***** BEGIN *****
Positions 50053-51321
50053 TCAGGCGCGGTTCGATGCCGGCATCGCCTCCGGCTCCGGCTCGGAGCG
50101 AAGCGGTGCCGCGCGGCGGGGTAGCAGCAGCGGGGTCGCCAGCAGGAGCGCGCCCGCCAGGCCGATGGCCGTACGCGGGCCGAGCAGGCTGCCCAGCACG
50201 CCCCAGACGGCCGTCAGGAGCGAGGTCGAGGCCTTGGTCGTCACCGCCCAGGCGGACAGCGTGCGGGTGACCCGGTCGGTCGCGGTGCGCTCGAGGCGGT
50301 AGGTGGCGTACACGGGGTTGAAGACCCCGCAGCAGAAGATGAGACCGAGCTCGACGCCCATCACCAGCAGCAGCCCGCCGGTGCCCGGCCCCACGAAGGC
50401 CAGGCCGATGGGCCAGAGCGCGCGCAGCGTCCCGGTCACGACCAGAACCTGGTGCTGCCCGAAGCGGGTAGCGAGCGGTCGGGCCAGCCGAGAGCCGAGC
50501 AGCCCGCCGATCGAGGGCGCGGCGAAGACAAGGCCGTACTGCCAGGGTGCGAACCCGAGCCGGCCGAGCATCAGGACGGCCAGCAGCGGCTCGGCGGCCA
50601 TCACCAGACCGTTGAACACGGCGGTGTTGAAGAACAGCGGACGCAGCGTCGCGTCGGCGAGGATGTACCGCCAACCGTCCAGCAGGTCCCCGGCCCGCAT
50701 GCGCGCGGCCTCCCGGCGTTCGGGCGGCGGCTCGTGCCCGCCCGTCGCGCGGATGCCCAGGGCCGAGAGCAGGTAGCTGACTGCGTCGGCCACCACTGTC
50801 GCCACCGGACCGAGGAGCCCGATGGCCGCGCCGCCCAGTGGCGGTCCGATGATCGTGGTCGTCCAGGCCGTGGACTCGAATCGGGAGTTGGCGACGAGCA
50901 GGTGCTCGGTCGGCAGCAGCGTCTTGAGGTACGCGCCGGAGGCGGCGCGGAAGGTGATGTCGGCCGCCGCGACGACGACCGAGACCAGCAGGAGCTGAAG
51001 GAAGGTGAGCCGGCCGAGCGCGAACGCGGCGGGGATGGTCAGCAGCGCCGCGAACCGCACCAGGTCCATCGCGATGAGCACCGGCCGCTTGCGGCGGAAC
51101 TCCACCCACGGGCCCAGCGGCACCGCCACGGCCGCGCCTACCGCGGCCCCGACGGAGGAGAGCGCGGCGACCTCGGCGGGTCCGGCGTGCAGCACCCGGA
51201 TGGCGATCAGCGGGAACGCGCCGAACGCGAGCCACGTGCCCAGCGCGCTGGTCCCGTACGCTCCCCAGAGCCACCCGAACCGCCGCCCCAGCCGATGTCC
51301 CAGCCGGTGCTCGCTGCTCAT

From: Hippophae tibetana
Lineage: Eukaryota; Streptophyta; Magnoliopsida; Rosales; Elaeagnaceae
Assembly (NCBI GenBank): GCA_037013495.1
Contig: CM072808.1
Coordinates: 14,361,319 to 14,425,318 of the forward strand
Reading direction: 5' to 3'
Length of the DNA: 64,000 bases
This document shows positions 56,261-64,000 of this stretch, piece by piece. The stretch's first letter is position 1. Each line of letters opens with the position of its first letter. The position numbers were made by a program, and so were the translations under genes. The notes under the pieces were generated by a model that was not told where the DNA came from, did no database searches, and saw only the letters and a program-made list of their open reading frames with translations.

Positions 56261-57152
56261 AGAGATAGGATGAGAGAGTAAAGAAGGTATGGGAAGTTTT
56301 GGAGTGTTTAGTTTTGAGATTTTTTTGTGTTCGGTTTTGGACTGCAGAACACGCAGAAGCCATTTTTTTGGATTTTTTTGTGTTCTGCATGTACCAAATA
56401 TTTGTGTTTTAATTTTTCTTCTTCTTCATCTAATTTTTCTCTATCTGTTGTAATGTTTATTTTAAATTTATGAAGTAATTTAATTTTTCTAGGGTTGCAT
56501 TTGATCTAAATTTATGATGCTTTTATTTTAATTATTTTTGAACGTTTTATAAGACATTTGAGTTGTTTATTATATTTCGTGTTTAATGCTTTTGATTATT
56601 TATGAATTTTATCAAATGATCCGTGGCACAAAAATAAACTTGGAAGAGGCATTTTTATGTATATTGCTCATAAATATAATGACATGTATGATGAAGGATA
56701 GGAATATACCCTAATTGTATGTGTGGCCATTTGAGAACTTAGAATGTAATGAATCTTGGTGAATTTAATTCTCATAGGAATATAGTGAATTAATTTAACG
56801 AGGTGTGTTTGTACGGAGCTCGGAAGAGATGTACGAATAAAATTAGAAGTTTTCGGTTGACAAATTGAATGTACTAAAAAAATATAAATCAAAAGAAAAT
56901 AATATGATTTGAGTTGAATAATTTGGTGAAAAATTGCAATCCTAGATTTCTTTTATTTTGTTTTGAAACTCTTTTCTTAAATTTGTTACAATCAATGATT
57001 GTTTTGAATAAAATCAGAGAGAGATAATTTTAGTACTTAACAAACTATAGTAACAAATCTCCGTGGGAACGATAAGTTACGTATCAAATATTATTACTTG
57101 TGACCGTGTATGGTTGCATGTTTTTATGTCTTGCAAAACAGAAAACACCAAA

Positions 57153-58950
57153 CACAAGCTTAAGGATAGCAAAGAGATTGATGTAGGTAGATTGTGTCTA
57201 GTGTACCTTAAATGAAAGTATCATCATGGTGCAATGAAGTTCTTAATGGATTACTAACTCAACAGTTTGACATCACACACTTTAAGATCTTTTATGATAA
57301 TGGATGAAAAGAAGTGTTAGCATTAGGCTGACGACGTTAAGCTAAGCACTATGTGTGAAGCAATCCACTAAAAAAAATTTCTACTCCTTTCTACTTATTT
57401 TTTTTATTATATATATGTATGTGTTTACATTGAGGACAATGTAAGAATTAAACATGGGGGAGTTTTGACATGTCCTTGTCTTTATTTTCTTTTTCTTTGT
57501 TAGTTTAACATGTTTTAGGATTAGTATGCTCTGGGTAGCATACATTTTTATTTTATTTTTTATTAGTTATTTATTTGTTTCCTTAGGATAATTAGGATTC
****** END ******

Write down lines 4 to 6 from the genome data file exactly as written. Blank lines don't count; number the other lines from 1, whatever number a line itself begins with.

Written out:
50201 CCCCAGACGGCCGTCAGGAGCGAGGTCGAGGCCTTGGTCGTCACCGCCCAGGCGGACAGCGTGCGGGTGACCCGGTCGGTCGCGGTGCGCTCGAGGCGGT
50301 AGGTGGCGTACACGGGGTTGAAGACCCCGCAGCAGAAGATGAGACCGAGCTCGACGCCCATCACCAGCAGCAGCCCGCCGGTGCCCGGCCCCACGAAGGC
50401 CAGGCCGATGGGCCAGAGCGCGCGCAGCGTCCCGGTCACGACCAGAACCTGGTGCTGCCCGAAGCGGGTAGCGAGCGGTCGGGCCAGCCGAGAGCCGAGC